Patty Meier Traverso April 25, 1966 - September 2, 2020
Patty Meier Traverso, 54, passed away in Denver, Colo., on Sept. 2, 2020, after a courageous battle with cancer. Patty was born April 25, 1966, in Deer Lodge to Nora and Dave Meier. Patty was a 1984 graduate from Powell County High School. She had one child, Katy Traverso Germain who was the light of her life! Patty spent many years in Gillette, Wyo. with her family and worked for a large mining company in Wyoming. Patty is remembered as a caring, generous, loving mother, daughter, sister, aunt, with a sense of humor and zest for life! Her positive spirit influenced both her family and those around her. She appreciated life to the fullest and was always ready for a new adventure, hiking trail, spending time with her family and friends, traveling, rock climbing or riding a camel. Through her compassion and willingness to help those in need whether family friends or strangers, Patty touched many people throughout her lifetime. Patty is survived by her parents Dave and Nora Meier, daughter Katy Traverso Germain, sister Shelly Deering, sister Mary Perkins, niece Zoey Perkins and niece Alyah Perkins. After a long wait for all the family to be present, a memorial and celebration of life was held for Patty at Laurin Montana Cemetery July 23, 2022. Those who wish to honor Patty’s memory may do so by making a donation to your local Humane Society or the Multiple Myeloma Foundation.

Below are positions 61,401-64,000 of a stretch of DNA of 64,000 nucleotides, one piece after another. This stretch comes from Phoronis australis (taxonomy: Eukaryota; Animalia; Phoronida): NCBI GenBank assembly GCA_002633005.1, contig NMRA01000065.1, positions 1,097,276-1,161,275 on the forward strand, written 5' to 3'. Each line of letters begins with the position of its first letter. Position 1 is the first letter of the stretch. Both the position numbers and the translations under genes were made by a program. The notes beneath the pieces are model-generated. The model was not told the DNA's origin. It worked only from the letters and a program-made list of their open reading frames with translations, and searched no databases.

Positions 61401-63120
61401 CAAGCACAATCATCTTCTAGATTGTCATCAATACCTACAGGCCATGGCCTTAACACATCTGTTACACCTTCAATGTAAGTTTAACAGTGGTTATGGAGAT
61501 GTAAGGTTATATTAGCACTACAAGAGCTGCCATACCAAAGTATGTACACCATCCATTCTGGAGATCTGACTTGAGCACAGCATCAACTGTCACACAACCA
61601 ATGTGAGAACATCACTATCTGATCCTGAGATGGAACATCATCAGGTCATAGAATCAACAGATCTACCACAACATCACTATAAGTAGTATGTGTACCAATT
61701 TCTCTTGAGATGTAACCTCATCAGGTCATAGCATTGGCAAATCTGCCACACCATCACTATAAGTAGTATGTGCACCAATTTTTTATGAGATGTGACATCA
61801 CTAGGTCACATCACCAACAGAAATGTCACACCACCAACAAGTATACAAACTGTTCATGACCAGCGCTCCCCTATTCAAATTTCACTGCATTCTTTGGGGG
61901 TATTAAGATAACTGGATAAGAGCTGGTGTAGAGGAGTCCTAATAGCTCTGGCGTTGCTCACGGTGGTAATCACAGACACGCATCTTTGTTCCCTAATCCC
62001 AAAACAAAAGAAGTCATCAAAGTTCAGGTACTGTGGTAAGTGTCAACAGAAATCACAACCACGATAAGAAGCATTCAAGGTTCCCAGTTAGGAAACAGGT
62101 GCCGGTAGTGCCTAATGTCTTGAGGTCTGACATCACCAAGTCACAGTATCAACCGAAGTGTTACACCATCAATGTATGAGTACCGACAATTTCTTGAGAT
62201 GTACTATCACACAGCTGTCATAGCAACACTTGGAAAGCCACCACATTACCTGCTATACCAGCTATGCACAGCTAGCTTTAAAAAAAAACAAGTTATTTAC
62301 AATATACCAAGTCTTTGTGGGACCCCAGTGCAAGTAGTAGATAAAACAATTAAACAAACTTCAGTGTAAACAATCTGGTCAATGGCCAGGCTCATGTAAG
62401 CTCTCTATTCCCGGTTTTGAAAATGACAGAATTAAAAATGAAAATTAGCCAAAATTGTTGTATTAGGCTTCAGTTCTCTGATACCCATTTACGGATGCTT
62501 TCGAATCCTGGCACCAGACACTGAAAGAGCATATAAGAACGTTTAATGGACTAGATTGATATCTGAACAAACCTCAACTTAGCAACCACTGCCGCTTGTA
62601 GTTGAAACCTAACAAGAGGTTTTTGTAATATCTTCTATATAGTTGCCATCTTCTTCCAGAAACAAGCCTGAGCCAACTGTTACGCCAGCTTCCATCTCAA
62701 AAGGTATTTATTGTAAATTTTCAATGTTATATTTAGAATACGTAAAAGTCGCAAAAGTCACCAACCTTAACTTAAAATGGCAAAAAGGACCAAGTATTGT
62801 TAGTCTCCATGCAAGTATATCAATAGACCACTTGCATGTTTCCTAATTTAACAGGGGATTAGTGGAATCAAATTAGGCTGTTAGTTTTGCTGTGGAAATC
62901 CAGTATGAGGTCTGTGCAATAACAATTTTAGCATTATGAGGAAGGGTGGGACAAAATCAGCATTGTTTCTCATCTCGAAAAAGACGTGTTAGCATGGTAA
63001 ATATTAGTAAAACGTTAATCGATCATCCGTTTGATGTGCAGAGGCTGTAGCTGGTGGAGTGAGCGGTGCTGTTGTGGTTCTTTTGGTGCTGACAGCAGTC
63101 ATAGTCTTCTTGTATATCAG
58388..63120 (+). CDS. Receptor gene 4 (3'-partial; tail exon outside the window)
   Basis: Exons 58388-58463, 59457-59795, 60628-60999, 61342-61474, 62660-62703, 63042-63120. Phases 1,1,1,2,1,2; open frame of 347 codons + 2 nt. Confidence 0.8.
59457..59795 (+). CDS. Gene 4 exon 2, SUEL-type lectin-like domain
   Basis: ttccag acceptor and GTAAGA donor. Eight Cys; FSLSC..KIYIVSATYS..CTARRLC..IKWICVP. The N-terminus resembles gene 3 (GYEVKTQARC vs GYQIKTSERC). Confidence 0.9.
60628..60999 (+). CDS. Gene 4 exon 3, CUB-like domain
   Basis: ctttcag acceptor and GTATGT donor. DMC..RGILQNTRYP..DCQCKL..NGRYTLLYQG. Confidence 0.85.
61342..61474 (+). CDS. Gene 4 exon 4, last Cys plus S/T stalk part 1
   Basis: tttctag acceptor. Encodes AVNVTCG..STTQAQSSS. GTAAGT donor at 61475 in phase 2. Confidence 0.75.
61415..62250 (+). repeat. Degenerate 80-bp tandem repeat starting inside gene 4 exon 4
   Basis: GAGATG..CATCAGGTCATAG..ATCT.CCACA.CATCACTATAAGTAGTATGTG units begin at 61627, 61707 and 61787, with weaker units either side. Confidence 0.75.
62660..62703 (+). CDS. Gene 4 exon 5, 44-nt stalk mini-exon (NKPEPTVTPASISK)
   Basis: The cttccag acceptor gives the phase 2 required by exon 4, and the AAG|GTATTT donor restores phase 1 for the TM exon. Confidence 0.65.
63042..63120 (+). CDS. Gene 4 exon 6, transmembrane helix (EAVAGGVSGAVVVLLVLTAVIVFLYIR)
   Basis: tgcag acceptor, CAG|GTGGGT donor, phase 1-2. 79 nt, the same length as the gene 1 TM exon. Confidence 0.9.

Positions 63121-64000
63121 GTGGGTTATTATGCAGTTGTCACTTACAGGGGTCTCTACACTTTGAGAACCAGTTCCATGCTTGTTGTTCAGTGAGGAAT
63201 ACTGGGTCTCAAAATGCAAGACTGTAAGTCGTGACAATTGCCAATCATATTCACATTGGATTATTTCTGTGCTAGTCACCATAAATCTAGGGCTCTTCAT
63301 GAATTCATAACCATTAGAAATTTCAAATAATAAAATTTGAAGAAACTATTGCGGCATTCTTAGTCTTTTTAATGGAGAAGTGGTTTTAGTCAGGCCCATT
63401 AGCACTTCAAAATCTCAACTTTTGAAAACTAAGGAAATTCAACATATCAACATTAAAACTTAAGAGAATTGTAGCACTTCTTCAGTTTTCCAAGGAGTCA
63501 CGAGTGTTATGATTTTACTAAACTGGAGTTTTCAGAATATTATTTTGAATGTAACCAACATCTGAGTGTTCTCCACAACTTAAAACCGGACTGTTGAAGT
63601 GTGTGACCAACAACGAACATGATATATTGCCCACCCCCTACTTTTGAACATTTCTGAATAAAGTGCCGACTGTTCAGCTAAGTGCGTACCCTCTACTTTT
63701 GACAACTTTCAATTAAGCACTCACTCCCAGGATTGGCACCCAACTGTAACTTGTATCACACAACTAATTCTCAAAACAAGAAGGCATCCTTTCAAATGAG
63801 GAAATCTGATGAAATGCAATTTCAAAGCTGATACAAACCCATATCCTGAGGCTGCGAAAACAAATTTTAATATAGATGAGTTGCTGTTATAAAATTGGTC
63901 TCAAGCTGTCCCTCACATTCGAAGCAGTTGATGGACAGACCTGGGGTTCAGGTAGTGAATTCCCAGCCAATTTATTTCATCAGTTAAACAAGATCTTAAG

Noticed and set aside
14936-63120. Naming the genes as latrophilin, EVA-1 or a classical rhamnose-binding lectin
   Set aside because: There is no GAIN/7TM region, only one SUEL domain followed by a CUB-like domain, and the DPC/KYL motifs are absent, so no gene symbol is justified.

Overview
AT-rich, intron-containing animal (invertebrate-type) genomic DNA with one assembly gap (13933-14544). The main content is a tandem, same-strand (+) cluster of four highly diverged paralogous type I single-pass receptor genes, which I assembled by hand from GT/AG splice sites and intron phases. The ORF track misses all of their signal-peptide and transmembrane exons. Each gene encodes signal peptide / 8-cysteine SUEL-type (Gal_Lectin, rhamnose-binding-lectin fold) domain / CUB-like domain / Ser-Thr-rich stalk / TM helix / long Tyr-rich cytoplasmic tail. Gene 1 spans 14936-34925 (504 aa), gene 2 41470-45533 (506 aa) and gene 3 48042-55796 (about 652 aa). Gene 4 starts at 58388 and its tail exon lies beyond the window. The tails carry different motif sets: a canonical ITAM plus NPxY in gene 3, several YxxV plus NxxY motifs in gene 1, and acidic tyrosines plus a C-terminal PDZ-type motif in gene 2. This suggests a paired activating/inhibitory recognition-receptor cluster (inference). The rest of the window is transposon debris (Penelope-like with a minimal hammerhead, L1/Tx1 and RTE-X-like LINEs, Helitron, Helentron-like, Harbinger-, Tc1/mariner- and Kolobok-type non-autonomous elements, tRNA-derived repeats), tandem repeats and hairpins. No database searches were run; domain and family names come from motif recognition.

Norma Jean Witzel August 28, 1944 - July 14, 2022